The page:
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Decision on Fate of Walt Ranch Could be Determined by San Francisco Appeals Court

by Kerana Todorov
October 21, 2019
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The fate of Walt Ranch may again be heard before a court of appeal in San Francisco.

Napa County on October 15 filed a petition asking a state appellate court to re-consider its recent ruling that it failed to properly analyze the environmental impacts of a proposed vineyard development in the hills east of the Napa.

One of the arguments is that 500 acres of preserved woodland can offset the loss of greenhouse gas sequestration if trees are cut to develop the property.

The dispute is over the plans by vintners Craig and Kathryn Hall, owners of HALL Estates in St. Helena to develop 209 acres of vineyards. Most of the Halls’ 2,300 acres would remain undeveloped.

Napa County approved the project in December 2016 after denying appeals from various organizations, including the Center for Biological Diversity.

Subsequently three lawsuits were filed against Napa County, alleging the county violated California’s environmental laws. The Center for Biological Diversity argued cutting 14,000 trees would have significant impacts on the environment.

A Napa County Superior County judge in March 2018 ruled in favor of Napa County. The environmental groups appealed the decision to the First District Court of Appeal in San Francisco.

The First District Court of Appeal on Sept. 30 ruled that Napa County did not property measure the project’s greenhouse gas emissions on the environment and remanded the case to Napa.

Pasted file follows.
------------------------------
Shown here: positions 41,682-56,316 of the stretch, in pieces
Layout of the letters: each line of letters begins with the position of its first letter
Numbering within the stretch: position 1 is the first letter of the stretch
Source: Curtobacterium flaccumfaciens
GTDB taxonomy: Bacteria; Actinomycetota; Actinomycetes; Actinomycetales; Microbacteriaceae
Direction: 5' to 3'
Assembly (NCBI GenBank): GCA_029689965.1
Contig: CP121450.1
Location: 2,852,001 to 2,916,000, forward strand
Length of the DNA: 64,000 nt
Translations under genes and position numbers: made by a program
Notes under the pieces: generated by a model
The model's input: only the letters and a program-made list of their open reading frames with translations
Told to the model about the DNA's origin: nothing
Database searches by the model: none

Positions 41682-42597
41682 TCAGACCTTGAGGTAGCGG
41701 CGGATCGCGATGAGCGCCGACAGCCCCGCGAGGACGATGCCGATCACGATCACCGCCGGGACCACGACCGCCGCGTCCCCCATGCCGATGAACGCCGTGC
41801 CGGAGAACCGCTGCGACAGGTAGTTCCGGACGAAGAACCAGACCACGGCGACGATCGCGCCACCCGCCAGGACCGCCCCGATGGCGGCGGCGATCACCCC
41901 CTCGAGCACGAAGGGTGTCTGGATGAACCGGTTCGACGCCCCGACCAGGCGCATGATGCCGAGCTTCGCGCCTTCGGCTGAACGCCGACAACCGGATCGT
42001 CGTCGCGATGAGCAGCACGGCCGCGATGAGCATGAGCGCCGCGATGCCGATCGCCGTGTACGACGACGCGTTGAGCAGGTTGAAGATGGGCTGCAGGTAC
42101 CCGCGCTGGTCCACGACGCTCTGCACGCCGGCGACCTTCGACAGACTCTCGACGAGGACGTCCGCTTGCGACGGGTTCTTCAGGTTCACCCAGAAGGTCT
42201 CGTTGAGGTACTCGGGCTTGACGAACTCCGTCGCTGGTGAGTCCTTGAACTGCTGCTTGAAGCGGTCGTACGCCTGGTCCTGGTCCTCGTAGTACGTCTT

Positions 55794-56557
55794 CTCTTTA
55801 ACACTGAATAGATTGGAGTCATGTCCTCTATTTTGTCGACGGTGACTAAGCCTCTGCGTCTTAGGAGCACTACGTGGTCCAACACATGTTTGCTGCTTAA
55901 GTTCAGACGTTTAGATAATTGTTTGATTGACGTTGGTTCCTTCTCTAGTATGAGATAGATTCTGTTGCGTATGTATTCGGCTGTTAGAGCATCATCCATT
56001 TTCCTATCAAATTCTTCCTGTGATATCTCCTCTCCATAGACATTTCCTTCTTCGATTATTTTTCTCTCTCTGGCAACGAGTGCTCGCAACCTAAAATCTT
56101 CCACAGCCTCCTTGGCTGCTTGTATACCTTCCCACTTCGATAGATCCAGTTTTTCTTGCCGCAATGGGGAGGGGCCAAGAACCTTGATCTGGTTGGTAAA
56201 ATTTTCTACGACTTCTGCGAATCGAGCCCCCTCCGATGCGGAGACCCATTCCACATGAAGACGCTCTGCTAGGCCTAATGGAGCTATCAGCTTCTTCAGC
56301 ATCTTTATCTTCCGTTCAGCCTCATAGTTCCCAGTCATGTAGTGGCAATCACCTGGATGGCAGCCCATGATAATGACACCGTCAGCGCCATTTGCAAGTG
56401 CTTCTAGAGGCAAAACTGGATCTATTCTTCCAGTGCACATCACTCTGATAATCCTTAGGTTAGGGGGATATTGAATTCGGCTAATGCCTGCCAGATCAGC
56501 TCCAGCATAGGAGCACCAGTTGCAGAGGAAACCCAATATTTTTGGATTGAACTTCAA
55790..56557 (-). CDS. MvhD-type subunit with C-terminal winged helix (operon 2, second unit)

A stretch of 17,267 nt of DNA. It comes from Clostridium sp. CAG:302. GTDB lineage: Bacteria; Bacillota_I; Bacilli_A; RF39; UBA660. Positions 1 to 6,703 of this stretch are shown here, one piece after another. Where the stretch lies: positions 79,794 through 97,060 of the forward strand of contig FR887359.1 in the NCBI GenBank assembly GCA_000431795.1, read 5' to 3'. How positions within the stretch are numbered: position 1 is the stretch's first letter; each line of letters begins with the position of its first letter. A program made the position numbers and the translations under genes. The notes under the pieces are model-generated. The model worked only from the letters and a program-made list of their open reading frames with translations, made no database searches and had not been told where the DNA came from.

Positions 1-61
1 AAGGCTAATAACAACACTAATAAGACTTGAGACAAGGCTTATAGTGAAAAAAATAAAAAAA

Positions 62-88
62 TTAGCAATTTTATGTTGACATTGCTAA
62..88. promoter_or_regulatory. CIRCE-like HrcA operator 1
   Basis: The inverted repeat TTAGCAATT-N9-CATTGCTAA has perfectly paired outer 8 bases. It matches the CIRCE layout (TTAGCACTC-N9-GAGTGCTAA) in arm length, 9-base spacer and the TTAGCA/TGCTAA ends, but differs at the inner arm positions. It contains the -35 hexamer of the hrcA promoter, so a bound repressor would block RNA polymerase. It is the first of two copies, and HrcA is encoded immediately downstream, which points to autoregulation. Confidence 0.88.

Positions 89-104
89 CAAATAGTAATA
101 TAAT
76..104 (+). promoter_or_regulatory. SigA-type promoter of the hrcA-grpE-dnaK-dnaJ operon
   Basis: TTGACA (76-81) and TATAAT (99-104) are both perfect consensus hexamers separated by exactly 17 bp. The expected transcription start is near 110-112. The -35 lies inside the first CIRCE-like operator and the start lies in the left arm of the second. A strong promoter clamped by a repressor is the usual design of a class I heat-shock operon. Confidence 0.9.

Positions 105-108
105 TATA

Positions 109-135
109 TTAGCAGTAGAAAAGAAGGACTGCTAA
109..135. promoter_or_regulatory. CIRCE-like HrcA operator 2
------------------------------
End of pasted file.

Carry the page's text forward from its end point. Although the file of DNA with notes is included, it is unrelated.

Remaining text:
Napa County’s environmental impact report had found that the emissions from Walt Ranch would be offset by the long-term carbon-sequestration trees on nearly 525 acres of woodlands.

However, the Center for Biological Diversity argued, among other points, that the EIR failed to calculate the sequestration loss from the trees to be cut. The EIR also did not disclose or estimate how much greenhouse gas emissions would be released into the atmosphere by the removal 14,000 trees.

“This is a victory for Napa County’s forests and California’s fight against climate change,” said Aruna Prabhala, urban wildlands director at the Center after First District Court of Appeal’s opinion was issued. “The court agreed that officials can’t let a developer destroy thousands of trees with no concrete plan to address the resulting harm to our climate. It’s time for Napa County to rethink its reckless rubber-stamping of vineyard conversions.”

The court rejected other arguments, including those related to impacts of the proposed vineyard development on roads and groundwater.

Prabhala said the First District Court of Appeal now has 15 days to review Napa County’s petition for a re-hearing and decide whether to grant it. If the court grants the petition, another hearing will take place before the First District Court of Appeal. If the court rejects the petition, the case returns to Napa County Superior Court.


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